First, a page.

It is recommended that when using information presented in this publication, the relevant statistics be rounded. All data are affected by errors in reporting and processing. Death registration data are also affected by delays in registration.

Where necessary, tables have had small values suppressed or randomised to protect confidentiality. As a result, sums of components may not add to totals.


TIME SERIES OF STATE AND TERRITORY DEATHS DATA

Time series of deaths and mortality data for the states and territories, Statistical Divisions, Statistical Local Areas and Local Government Areas are available in spreadsheet format from the Australian Bureau of Statistics website <http://www.abs.gov.au/>. For more information see paragraph 32 of the Explanatory Notes.


INQUIRIES

For further information about these and related statistics, contact the National Information and Referral Service on 1300 135 070 or Ian Appleby on Canberra (02) 6252 5406.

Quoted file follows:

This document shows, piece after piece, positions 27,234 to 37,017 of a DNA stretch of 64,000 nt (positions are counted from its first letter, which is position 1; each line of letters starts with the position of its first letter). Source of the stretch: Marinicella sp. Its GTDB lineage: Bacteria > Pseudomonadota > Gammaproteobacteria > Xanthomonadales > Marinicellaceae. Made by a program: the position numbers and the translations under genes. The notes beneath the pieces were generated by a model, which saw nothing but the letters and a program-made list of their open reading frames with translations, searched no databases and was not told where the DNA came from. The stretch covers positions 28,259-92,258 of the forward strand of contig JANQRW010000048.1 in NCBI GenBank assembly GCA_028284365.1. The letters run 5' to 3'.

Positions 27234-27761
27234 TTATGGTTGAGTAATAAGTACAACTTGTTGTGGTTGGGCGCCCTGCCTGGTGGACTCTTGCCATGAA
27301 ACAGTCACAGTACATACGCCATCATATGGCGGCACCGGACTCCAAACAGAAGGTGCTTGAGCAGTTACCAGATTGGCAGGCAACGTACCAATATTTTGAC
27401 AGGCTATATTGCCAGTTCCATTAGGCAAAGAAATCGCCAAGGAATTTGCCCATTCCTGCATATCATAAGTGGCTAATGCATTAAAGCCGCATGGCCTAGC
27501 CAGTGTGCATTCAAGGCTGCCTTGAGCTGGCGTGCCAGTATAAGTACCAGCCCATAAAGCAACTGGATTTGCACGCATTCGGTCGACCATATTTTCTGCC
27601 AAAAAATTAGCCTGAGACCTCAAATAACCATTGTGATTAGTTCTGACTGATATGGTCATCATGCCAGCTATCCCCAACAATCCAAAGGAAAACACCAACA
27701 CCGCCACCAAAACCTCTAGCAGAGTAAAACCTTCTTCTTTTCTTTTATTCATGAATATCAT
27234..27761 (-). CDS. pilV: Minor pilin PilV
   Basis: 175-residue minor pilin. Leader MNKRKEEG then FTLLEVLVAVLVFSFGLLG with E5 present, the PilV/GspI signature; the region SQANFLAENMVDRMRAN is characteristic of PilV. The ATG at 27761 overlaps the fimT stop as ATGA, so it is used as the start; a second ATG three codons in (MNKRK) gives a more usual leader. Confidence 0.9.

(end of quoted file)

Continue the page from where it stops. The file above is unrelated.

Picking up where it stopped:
MAIN FEATURES

MORTALITY CONTINUES TO DECLINE

  • There were 133,700 deaths registered in Australia in 2006, approximately 3,000 (2.3%) more than the number registered in 2005 (130,700). The standardised death rate in 2006 (6.0 deaths per 1,000 standard population) was the lowest on record.
  • Over the past 20 years, standardised death rates have decreased for all states and territories.
  • The highest standardised death rate in 2006 was in the Northern Territory (8.7 deaths per 1,000 standard population), while the lowest was in the Australian Capital Territory (5.5).


LIFE EXPECTANCY CONTINUES TO INCREASE
  • Over the past 20 years life expectancy has improved by 5.8 years for males and 4.3 years for females. A boy born in 2004–2006 can expect to live 78.7 years while a girl can expect to live 83.5 years.